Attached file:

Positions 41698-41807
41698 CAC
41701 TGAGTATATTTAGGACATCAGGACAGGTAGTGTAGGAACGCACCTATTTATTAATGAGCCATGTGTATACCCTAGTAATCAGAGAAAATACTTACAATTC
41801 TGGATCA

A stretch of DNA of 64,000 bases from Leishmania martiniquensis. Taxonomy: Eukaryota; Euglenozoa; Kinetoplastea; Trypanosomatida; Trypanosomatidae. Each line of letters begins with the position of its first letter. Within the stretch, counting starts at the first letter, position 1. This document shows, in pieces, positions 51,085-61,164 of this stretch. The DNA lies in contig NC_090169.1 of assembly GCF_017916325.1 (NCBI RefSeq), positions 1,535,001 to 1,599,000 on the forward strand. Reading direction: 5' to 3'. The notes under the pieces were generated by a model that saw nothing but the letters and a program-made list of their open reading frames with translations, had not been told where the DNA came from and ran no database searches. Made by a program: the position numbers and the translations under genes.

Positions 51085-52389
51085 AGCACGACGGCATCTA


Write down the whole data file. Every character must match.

Positions 41698-41807
41698 CAC
41701 TGAGTATATTTAGGACATCAGGACAGGTAGTGTAGGAACGCACCTATTTATTAATGAGCCATGTGTATACCCTAGTAATCAGAGAAAATACTTACAATTC
41801 TGGATCA

A stretch of DNA of 64,000 bases from Leishmania martiniquensis. Taxonomy: Eukaryota; Euglenozoa; Kinetoplastea; Trypanosomatida; Trypanosomatidae. Each line of letters begins with the position of its first letter. Within the stretch, counting starts at the first letter, position 1. This document shows, in pieces, positions 51,085-61,164 of this stretch. The DNA lies in contig NC_090169.1 of assembly GCF_017916325.1 (NCBI RefSeq), positions 1,535,001 to 1,599,000 on the forward strand. Reading direction: 5' to 3'. The notes under the pieces were generated by a model that saw nothing but the letters and a program-made list of their open reading frames with translations, had not been told where the DNA came from and ran no database searches. Made by a program: the position numbers and the translations under genes.

Positions 51085-52389
51085 AGCACGACGGCATCTA